Met up with Graham Moores after work in Exeter on Friday evening and finally got around to paying him for the Thrilling Blunder Stories artwork. We talked about our music which included when Graham recorded some of the songs of Iain Smith who I was at school with at Torquay Boys Grammar School. I can still remember parts of the first day at that school quite vividly. Queueing up in the car park outside the school first thing in the morning with Nadi Jahangiri a little further along in the queue. He had a brown satchel over his shoulder. Nadi would later be the guitar player in a local punk band called Das Schnitz. This link with information about his band is very interesting.

The drummer of Das Schnitz was Kevin Perry also at the same school and in fact I was also at Sherwell Valley junior school with him. I remember being sent to detention once at that junior school and Kevin was there in the same room, also on detention mucking about with some pencils that were on his desk.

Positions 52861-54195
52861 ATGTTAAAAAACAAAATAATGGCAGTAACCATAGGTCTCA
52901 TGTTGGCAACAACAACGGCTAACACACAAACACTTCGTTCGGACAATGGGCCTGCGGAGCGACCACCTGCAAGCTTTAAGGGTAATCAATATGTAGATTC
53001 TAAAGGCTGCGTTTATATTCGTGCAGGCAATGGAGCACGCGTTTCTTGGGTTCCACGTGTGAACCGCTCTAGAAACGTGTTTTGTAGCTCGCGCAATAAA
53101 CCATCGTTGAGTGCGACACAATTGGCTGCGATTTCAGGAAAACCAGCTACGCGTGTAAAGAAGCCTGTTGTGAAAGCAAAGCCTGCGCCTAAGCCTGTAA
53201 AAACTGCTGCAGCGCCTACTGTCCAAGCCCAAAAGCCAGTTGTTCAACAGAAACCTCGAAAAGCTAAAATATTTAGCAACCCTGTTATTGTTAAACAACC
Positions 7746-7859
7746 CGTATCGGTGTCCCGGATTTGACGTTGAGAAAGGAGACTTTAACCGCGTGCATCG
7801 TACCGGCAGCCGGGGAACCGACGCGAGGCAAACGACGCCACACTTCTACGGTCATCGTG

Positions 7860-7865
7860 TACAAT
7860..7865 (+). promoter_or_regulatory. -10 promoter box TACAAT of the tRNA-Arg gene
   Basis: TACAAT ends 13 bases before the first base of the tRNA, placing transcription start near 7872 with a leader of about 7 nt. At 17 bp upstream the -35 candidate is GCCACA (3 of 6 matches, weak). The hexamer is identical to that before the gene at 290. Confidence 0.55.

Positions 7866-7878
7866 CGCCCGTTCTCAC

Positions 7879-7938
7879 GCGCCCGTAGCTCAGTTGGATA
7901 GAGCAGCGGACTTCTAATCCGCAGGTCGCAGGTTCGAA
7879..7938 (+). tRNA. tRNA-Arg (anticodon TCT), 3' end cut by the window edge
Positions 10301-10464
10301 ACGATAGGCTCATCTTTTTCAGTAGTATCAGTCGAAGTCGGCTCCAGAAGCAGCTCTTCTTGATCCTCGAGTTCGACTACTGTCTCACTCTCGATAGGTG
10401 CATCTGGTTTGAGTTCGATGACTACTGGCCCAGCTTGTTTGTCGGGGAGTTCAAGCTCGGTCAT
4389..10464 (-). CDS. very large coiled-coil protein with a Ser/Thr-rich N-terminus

One of the other things I remember about my first day at Torquay Boys Grammar School was sitting next to Iain Smith and when I got home after seeing Graham I found this on youtube, which is one of Iain's songs which was recorded by Graham

December 29th 2019

29th December 2019 

My good friend Andy England happened to spot that the name of one of my old bands, The Morrisons, is shown on the cover of a fanzine called Blast Off. He says that he spotted it on the website of the Go Betweens. I presume that this fanzine was printed in the late 1980's when The Morrisons were featured in several fanzines after Listen to Your Heart was played on Radio One by John Peel.